From Fr. Nick Kotsis - May our Lord and Savior Jesus Christ guide us, protect us, and heal us. May He drive away all fear from our hearts and strengthen us with confidence in our faith in Him.
Part of today’s Old Testament reading comes from the Prophecy of Isaiah (9b-11):
If you take away from the midst of you the yoke, the pointing of the finger, and speaking wickedness, if you pour yourself out for the hungry and satisfy the desire of the afflicted, then shall your light rise in the darkness and your gloom be as the noonday. And the LORD will guide you continually, and satisfy your desire with good things, and make your bones strong; and you shall be like a watered garden, like a spring of water, whose waters fail not.
The wisdom of the Church never ceases to amaze me. The way our services are constructed, how they flow, the richness of the hymns that are written to describe the events or people, the beauty of the prayers that are offered, the depth of meaning of the liturgical movements; only through the gifts and activity of the Holy Spirit could people develop such splendor.
Even the way in which the daily readings are selected show the power of the Spirit at work. Take for example, the portion of today’s reading cited above. We are now at the end of the Great Fast and are about to enter Holy Week, the most important week of the year. This particular section, on one level, tells us exactly the work that Christ is going to do. Jesus is about to remove the yoke of sin, the yoke of the law, the yoke of the false teachings of the Scribes and Pharisees. Those same Scribes and Pharisees pointed their fingers in various accusations against Jesus. In return, Jesus confounded them (and on a few occasions, harshly rebuked them for their insolence towards God and the spiritual cruelty towards the faithful) No wickedness ever poured from His mouth; only healing, comfort, teaching, and exhortation. Christ gave His whole being so that those who were spiritually hungry and thirsty would never need to be satisfied again. And after He was betrayed, mocked, tortured, and crucified, the light of His resurrection illumined the world with His Grace, Love and Life.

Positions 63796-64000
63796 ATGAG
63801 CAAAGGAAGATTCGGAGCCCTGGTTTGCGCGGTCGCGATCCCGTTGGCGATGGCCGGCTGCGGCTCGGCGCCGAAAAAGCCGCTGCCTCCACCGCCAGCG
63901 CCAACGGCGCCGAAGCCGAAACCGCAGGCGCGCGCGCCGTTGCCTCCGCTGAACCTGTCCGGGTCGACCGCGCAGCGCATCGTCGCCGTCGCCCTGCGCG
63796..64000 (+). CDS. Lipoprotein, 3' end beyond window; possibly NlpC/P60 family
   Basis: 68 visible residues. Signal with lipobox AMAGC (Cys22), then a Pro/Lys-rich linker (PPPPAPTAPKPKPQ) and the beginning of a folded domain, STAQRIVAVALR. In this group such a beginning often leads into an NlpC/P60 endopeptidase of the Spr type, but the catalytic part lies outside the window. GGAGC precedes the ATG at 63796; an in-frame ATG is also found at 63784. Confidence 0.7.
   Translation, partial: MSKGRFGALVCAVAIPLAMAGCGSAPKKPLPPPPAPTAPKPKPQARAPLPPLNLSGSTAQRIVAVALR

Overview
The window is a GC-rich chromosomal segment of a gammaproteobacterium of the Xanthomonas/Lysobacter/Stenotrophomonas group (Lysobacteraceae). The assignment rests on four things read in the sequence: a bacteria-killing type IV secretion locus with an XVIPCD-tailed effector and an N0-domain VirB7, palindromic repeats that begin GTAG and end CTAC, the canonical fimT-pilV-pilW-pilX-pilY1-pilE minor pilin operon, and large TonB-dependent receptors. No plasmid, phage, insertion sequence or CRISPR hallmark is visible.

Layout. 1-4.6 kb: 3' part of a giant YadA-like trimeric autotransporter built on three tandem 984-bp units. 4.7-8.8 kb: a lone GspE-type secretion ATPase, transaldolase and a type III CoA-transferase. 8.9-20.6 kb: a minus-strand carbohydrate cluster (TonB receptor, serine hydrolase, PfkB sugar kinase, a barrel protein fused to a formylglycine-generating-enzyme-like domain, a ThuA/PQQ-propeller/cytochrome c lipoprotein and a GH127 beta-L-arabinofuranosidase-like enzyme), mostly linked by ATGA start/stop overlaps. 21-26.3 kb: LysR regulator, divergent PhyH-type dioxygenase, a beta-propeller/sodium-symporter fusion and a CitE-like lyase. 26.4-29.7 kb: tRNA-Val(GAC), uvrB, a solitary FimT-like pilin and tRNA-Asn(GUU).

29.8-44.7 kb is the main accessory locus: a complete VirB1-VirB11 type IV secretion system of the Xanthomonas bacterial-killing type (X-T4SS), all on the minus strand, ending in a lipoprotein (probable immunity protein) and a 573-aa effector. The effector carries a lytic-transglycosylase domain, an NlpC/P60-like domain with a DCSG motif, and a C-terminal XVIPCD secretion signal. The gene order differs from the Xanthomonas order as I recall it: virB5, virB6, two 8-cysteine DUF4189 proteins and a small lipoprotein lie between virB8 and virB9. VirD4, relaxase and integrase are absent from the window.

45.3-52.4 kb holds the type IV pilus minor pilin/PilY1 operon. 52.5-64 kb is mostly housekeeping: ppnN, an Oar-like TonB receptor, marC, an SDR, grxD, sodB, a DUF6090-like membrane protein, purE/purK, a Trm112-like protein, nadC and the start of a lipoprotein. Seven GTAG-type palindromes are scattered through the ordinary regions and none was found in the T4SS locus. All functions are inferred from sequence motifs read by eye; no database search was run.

At another level, we have a meaning that we must take to heart ourselves. We must remove the yokes, the oppression, the repression, and the enmity we have against our brothers and sisters in the world. Our fingers should not be pointed towards others, pointing out their flaws, their imperfections, their blemishes. Instead, we must focus on our own faults and failures, beating our breasts as the publican while saying to ourselves, “God, be merciful to me a sinner.” As well, our fingers should be used to help up the one who has stumbled instead of wagging it in shame. Instead of gossiping, speaking ill of others, or outright seeking one’s demise, our mouths should be used to praise God and help strengthen the brother who needs encouragement. Our love for Christ needs to pour out of us in the form of good works to those in need. Then, the light of our faith will shine, even in the darkest and most difficult of times, as testimony of the power of Christ.
My friends, of course we all know the way in which we participate in the services this year will be different. Watching the services online is different than being together as a family, side by side and face to face. Thank God that we have the ability to have the services anyway, offer them to our homes, and still participate in the richness, beauty and glory that comprise our holy and sacred observances. The Light of the Resurrection will come! Amen.